Tuesday, April 19, 2011
You Can't Stop Me, by Max Allan Collins and Matthew Clemens, tells a decent, suspenseful story about an America's Most Wanted-style television host who all of a sudden has a fat, juicy clue about his family's unsolved murders fall into his lap, allowing him to use the resources of his TV show to follow up on the clue.
In the plotting of the book, variety seemed to be the name of the game here. The book has a lot of entertaining scene changes, each delivering different flavors in the thriller palette: there are dark scenes of the murderer dispatching his victims; the dramatic assembling of TV host J.C. Harrow's criminal investigation team, with each member having a different, fascinating specialty; lots of thoughtful speculation on the part of the team members about the crimes they're investigating; and of course, a couple of dangerous confrontations between Harrow's team members and the killer.
The serial killer plot also includes a clever side mystery involving the origins of the killer's rage, which adds a level of meatiness to the proceedings. I also enjoyed the frank discussion of television ethics by Harrow and his team members: because Harrow is using his show, his very successful show, to track down his family's killer, would he allow his network to deliberately slow the pace of his investigation in order to generate more episodes before the killer was caught? How much showmanship overall would Harrow allow to take precedence, in light of the fact that the network was the sole funding source of the investigation so important to him? Interesting stuff.
Quibbles? Only minor ones. J.C.Harrow might have been a little more interesting to me if he was seen to genuinely enjoy his celebrity for its own sake, at least a little. But, no, it's pretty clear that he only went on television because of the possible opportunity it would eventually give him to track down his family's killer. It might have been more fun if there was more dark complexity in Harrow's psychological make-up: how would he deal with the fact that he loved being a TV celebrity, knowing that he only became a celebrity because his family was killed? Oh, well, maybe that's something for a future book in the series. And if not, so what? Harrow isn't the only ongoing character in the series, so there's plenty of room to plant complexity elsewhere.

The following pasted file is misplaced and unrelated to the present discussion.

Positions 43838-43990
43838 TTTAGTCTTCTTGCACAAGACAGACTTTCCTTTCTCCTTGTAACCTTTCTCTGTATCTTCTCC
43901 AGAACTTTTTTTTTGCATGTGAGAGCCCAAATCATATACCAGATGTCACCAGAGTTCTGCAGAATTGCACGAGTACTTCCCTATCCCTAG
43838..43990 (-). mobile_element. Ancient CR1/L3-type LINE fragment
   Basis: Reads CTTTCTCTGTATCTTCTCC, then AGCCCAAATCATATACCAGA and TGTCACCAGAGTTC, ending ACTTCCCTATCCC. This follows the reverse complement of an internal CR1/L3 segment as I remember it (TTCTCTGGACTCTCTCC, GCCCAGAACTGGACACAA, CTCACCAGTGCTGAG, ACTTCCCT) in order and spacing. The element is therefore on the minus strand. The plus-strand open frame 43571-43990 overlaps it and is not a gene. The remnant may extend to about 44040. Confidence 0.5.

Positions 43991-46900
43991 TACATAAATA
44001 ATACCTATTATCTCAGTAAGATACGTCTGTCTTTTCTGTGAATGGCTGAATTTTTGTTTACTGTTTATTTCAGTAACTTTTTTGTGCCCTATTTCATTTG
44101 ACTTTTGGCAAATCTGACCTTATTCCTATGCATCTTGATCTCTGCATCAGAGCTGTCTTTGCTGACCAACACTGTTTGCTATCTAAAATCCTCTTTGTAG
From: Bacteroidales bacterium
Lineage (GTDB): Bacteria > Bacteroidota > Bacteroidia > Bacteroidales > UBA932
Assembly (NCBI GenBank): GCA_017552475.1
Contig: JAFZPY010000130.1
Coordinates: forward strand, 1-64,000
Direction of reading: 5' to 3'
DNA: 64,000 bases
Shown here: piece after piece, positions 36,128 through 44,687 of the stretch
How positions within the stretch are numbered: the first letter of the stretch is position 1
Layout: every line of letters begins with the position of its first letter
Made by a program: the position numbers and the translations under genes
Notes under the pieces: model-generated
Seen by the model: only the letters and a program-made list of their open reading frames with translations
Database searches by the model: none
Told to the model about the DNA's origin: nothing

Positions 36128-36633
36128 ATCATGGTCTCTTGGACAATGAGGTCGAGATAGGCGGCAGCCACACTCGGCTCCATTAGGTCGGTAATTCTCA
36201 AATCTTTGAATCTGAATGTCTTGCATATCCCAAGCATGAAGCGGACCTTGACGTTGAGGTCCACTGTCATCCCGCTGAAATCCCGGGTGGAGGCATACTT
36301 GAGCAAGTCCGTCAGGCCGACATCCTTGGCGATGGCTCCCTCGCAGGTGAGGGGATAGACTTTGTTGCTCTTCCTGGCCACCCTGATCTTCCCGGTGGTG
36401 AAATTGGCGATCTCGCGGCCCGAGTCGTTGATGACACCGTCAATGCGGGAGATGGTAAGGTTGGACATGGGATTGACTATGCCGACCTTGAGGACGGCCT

Also, as much as I liked the variety of scenes overall, it did also suggest a kind of "trying out different things to see what works" sort of vibe, which slightly undercut momentum. To be fair, origins stories tend to be a little more slowly paced than subsequent installments of a character's adventures, and this book is basically the origin of Harrow's team. In any event, I've already started the second book in the series, No One Will Hear You, and a more consistent tone and faster pace is already evident.
But this first book, You Can't Stop Me, is still quite good in itself. The mix is solid: It's got scares and pulse-pounding stuff, as well as decent characters and more thoughtful stuff. And, yes, the pages never less than adequately turn, and often turn quite fast. Myself, I might have waited for the third or fourth book in the series for Harrow to finally catch up with his family's killer, in order to build suspense and anticipation, but I guess I can see the value of giving readers immediate satisfaction regarding the driving force behind J.C. Harrow's life of the past decade.
Also, the fact that Harrow confronts his central goal of justice/vengeance-seeking here in this first book might address my earlier quibble about J.C.'s personality. Where does J.C. go from here? If trying to find a purpose in life and a reason to be happy (or at least content) after a longtime obsession is satisfied doesn't make a character more interesting, complex, and compelling, nothing will.
So, yeah, I'm going to hang around a while to see where this thing goes. If you decide to read You Can't Stop Me, you probably will, too.
The thick, meaty You Can't Stop Me is currently a bargain on Kindle for $4.39.